Becoming More Than A Beginner

I imagine most everyone who sets out to learn coding will at some point look at someone else’s code. I try to do this as much as possible, and I especially like to see how others have solved the same problems I’m working on. It is in these moments that I often realize just how far I have to go.

I Am Relatively New To Javascript

And my code shows it. Take for example this exercise from the beginning algorithm section of the course I’m working on:

One of the simplest and most widely known ciphers is a Caesar cipher, also known as a shift cipher. In a shift cipher the meanings of the letters are shifted by some set amount.

A common modern use is the ROT13 cipher, where the values of the letters are shifted by 13 places. Thus ‘A’ ↔ ‘N’, ‘B’ ↔ ‘O’ and so on.

Write a function which takes a ROT13 encoded string as input and returns a decoded string.

All letters will be uppercase. Do not transform any non-alphabetic character (i.e. spaces, punctuation), but do pass them on.

My solution works. I know that if something works that’s the important thing, but I also know that for every solution I come up with, there’s a more elegant solution possible.

function rot13(str) { // LBH QVQ VG!
  var arrA = str.split('');
  for (var i = 0; i < arrA.length; i++) {
    if (arrA[i].match(/[a-z]/i)) {
      arrA[i] = translate(arrA[i]);
    } else {
      continue;
    }
  }
  return arrA.join('');
}

function translate(char) {
  var x = char.charCodeAt(0);
  var y = 0;
  if ((x - 13) < 65) {
    y = (x - 65);
    x = 13 - y;
    x = 91 - x;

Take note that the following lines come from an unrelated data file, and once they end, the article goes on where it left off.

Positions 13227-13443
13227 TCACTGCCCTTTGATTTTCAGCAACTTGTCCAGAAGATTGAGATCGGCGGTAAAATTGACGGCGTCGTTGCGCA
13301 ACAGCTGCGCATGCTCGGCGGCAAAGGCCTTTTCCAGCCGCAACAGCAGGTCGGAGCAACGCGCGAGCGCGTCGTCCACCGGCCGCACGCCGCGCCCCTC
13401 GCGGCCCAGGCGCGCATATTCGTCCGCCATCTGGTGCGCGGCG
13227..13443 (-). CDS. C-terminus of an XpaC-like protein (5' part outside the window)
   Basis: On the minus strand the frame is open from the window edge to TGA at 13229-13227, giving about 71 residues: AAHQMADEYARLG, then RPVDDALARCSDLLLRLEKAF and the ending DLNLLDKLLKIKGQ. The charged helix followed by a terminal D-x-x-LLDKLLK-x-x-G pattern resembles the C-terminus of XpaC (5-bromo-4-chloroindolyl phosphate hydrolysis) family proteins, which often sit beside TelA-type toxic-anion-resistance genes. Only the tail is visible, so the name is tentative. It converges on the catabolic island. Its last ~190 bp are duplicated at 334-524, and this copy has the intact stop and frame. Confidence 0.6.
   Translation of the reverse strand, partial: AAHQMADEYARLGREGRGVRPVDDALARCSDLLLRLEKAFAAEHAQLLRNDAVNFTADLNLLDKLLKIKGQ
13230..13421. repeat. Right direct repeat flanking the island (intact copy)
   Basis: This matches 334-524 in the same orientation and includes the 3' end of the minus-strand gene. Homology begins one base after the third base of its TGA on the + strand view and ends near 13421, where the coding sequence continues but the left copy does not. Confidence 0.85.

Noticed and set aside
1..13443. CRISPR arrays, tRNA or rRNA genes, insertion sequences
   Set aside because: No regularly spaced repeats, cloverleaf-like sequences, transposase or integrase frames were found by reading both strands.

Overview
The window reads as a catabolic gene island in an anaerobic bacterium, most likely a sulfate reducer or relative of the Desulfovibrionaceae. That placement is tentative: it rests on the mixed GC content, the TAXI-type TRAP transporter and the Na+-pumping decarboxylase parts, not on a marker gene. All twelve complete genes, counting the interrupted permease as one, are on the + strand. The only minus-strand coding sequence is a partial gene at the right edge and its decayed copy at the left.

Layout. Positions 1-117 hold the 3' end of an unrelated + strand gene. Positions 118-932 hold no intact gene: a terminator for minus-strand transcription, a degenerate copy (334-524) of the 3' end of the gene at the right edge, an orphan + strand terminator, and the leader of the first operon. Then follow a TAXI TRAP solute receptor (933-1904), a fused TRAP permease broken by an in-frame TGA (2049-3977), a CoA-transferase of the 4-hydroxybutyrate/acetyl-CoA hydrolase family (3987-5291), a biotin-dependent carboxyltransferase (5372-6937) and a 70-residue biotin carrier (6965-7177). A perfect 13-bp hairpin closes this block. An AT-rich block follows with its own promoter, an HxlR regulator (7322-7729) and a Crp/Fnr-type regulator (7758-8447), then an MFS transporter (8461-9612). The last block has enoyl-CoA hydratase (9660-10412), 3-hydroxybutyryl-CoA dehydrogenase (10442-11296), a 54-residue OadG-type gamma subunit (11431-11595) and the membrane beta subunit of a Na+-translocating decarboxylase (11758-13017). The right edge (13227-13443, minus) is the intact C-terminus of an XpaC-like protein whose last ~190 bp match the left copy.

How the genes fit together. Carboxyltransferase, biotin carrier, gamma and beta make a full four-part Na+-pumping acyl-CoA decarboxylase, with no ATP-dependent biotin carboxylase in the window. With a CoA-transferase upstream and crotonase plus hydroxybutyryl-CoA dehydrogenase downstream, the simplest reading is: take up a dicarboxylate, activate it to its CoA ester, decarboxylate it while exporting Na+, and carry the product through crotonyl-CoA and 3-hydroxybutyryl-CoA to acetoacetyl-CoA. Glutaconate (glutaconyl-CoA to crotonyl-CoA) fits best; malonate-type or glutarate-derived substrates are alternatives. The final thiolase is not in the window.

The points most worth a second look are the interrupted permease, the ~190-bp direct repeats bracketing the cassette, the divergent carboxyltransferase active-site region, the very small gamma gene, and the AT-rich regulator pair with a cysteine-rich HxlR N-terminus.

} else {
    x = (x - 13);
  }
  return String.fromCharCode(x);
}

rot13("SERR PBQR PNZC");

All things considered, it’s not a terribly difficult problem and it doesn’t necessarily require an overly complex solution. However, if I were sitting in a job interview and they asked me to code a solution to this problem (I don’t know if that would ever actually happen, as I’ve interviewed for exactly zero coding jobs at this point in my life) I would feel a lot better giving a more elegant solution just to show that my knowledge of Javascript is a bit deeper than the average beginner could learn in an afternoon.

Were I to solve this problem today, I would likely use Array.reduce() in place of the for (...) {...} loop, and rather than implementing a separate function to handle the math I’d use an inline function since I don’t need to call the math function anywhere else. So something like:

function rot13(str) { // LBH QVQ VG!
  return str.split('').reduce(function(a, b) {
    if (b.match(/[a-z]/i)) {
      var temp = function(x) {
        if ((x - 13) < 65) {
          x = 91 - (13 - (x - 65));
        } else {
          x = (x - 13);
        }
        return String.fromCharCode(x);
      };
      a.push(temp(b.charCodeAt(0)));
    } else {
      a.push(b);
    }
    return a;
  }, []).join('');
}

rot13("SERR PBQR PNZC");

As you can see, there’s not a great reduction in the number of lines of code, but the Intermediate Solution takes advantage of more advanced techniques which I feel would show a greater understanding of Javascript. I feel the math bit in the middle is the next portion to be improved upon, and I can’t wait to learn those things which would allow me to improve upon it.

What Does This Have To Do With Looking At Other’s Code?

I think Quincy Larson, creator of Free Code Camp, summed up my experience very well in this Youtube interview when he says, “Free Code Camp is essentially like self-learning together.” While there are many others currently doing the same course-work I’m doing, and many, many others who have already completed the course, when it comes down to it I’m learning all of this on my own. Sure, in the challenge text they may tell you to read some reference material, but anyone who can look at this reference page and then know how Array.reduce() works is a lot smarter than I am. So instead, I read others’ code to see how they use it and learn from their successes. Also, as I’ve mentioned before there are chatrooms, forums and message boards available to those needing help as well, but I generally try to find the solution on my own.

It’s fun to go back and re-solve old problems in new ways, and helps me see my progress. Having that kind of perspective really helps to keep me motivated.

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